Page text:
Blair Imani, 24, Author + Activist
I work in education and youth civic engagement. While I am crafting strategy, I’m also very aware of the ways Black people and people of color have been barred from guiding our own futures.
My work requires a lot of research about the institutions that have left groups outside of the status quo behind. The right to vote, for example, was first granted only to land-owning white men and expanded at a snail's pace over centuries. Progress has been made, but voter suppression is still at play. I continue to be confronted with the reality that Black people, Native Americans, immigrants, and other historically marginalized groups have been systematically prevented from directing their own present and future. This is true whether we look at the slaughter and displacement of Native Americans, the apparatus of anti-Black chattel slavery on which America was founded, the forced internment of Japanese Americans, the present-day detention of undocumented immigrants, or the crisis of mass incarceration.
In the future, I want Blackness to look like freedom. Freedom in terms of actual liberation from oppressive structures and freedom in the sense of free creative expression. Take, for example, Barry Jenkins’ Moonlight, Jordan Peele’s Get Out, Issa Rae’s Insecure and Ava DuVernay’s Selma. These stories, whether they are rooted in historical legacy, the everyday, or surreal fiction, draw upon the creativity of Blackness to draw audiences of all cultural origins in. Blackness is resistance, too. Blackness is resilient. Blackness is beautiful. In the future, it will continue to be.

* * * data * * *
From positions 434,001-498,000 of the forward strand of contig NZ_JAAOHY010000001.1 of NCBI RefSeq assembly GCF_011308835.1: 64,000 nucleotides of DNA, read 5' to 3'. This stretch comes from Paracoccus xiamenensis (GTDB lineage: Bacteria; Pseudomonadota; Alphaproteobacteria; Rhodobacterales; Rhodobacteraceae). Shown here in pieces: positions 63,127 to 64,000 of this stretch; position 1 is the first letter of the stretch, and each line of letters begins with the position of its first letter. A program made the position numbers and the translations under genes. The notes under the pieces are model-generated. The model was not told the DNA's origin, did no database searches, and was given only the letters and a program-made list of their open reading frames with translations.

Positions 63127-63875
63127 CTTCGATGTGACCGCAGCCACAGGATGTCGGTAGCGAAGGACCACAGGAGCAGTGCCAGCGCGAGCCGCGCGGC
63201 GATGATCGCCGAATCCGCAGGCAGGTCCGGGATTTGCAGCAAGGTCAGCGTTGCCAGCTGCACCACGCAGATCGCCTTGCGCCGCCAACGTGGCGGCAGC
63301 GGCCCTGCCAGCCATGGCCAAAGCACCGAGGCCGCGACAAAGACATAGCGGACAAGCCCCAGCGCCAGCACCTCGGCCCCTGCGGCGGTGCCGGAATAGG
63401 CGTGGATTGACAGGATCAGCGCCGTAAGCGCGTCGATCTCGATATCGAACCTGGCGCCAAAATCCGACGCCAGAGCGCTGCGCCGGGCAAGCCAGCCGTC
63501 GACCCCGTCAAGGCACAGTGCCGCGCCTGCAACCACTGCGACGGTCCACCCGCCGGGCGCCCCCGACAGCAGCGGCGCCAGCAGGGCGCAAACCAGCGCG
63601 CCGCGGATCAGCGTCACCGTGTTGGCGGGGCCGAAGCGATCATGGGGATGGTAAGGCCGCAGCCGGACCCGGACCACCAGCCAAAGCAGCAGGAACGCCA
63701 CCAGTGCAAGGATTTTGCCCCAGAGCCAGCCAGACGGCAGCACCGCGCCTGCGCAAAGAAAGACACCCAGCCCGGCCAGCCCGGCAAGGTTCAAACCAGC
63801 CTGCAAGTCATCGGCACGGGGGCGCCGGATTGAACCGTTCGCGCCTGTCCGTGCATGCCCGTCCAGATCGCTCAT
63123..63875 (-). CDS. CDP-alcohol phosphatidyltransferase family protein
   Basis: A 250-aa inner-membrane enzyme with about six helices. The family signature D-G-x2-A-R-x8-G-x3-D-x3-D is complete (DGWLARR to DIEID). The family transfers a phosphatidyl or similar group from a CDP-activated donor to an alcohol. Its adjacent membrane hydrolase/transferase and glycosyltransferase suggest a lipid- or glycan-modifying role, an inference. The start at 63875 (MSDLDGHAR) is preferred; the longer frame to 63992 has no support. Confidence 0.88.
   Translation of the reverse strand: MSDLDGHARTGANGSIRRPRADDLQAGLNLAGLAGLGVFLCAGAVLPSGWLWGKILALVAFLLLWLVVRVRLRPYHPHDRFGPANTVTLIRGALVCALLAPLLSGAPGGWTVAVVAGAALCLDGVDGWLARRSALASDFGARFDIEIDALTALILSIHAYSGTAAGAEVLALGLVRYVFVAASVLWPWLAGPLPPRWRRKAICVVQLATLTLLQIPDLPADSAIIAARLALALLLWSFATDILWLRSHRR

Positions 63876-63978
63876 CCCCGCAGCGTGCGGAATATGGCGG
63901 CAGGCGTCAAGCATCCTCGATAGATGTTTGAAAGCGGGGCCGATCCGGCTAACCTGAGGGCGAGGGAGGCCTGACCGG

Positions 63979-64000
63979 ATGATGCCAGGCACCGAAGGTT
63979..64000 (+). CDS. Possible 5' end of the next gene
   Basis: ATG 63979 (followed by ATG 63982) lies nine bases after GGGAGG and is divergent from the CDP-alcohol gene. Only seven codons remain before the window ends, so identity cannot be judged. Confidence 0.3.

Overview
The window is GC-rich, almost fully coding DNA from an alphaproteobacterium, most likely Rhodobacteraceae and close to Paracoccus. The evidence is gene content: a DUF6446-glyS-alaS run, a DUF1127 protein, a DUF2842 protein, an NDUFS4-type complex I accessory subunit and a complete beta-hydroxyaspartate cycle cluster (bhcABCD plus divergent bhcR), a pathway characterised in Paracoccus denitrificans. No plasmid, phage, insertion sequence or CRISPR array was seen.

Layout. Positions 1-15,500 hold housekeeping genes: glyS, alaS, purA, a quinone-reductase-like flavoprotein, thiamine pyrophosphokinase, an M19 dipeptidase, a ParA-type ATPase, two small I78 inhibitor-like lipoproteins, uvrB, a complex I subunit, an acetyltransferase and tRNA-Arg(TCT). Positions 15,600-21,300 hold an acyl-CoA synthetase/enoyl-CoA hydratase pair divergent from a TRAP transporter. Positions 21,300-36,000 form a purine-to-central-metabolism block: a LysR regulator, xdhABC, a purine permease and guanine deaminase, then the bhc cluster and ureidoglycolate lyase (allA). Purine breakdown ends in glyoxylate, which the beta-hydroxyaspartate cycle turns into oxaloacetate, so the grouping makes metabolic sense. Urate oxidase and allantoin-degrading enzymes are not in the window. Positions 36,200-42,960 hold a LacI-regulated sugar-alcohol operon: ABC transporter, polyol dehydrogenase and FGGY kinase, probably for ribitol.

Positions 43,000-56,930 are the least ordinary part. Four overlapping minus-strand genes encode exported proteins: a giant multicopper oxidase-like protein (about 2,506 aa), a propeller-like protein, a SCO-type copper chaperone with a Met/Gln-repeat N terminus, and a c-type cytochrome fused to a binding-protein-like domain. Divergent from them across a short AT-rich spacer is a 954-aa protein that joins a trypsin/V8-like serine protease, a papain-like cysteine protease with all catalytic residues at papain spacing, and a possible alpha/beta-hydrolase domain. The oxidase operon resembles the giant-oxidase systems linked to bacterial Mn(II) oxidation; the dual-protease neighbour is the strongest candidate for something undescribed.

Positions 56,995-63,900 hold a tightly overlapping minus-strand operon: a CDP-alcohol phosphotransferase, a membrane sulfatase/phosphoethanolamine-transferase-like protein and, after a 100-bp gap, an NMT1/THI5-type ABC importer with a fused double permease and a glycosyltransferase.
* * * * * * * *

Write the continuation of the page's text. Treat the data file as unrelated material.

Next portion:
The beautiful, yet daunting, implication about the future is that it is a place we have never held or experienced. This is daunting because it is unknown, but is beautiful because it is vision we may have seen fleeting glimpses of. But it is ultimately a future that must be forged together. We live in a time where the apparatus of liberation is robust and growing. Whether we look at prison abolition, Black Lives Matter, protest, policy change, or community organizing — it’s happening! Some of the work will be divesting from harmful institutions but much of this work is making a deliberate effort to help create this collective future.
Today we exist in a world seeking to oppress, extinguish, and destroy us. But every day and in every industry, field, and arena, Black people are designing and creating a better world.
Blair's Revolutionary Picks:
I tend to draw from recent history, from 1960 forward. To me, it feels more tangible as many of those in the Civil Rights and Black Liberation movement are still among us. I look to the work of Angela Davis, Marsha P. Johnson, Sylvia Rivera, and Malcolm X. I also appreciate the legacies of movements in Ukraine, Chile, and South Africa. We can learn so much from the past and present of protest and I try to root my organizing in a historical context.